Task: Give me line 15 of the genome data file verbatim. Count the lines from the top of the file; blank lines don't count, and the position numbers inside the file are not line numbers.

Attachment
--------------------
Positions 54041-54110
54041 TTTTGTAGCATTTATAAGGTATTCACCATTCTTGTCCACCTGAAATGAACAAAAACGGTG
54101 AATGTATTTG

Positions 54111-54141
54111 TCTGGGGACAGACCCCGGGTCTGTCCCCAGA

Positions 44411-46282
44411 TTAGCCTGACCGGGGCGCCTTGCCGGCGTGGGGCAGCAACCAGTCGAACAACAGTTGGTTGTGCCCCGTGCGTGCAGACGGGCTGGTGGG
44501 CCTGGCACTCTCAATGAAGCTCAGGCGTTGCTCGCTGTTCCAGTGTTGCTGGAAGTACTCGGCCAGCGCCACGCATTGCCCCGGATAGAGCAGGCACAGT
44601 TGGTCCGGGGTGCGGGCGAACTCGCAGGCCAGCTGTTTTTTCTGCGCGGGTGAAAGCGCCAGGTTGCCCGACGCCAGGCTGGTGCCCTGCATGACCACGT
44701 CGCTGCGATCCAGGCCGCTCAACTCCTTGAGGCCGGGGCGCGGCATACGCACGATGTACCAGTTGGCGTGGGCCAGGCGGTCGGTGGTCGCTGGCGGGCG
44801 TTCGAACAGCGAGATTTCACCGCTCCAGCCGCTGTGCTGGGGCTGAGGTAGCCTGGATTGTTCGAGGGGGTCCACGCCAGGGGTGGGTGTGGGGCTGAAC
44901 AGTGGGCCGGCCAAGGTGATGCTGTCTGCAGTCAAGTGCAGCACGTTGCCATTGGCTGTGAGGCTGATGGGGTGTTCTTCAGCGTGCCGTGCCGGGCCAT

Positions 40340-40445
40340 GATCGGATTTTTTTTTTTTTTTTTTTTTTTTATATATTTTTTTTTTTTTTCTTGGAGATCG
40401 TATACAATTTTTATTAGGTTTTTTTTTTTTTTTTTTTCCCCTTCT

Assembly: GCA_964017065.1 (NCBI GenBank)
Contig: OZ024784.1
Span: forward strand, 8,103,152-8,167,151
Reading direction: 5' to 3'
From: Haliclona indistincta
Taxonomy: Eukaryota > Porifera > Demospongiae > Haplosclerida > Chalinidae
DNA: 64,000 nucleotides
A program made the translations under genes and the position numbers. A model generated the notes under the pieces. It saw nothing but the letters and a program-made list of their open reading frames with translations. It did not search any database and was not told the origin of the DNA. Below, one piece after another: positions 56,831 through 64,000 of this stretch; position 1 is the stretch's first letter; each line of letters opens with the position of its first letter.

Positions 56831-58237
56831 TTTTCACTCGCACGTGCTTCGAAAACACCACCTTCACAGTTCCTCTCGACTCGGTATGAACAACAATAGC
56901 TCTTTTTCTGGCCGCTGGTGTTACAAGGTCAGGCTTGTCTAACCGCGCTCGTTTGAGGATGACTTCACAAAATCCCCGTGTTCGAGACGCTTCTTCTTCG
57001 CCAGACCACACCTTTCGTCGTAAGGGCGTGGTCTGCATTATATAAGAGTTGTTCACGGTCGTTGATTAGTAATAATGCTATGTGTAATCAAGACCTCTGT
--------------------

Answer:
40401 TATACAATTTTTATTAGGTTTTTTTTTTTTTTTTTTTCCCCTTCT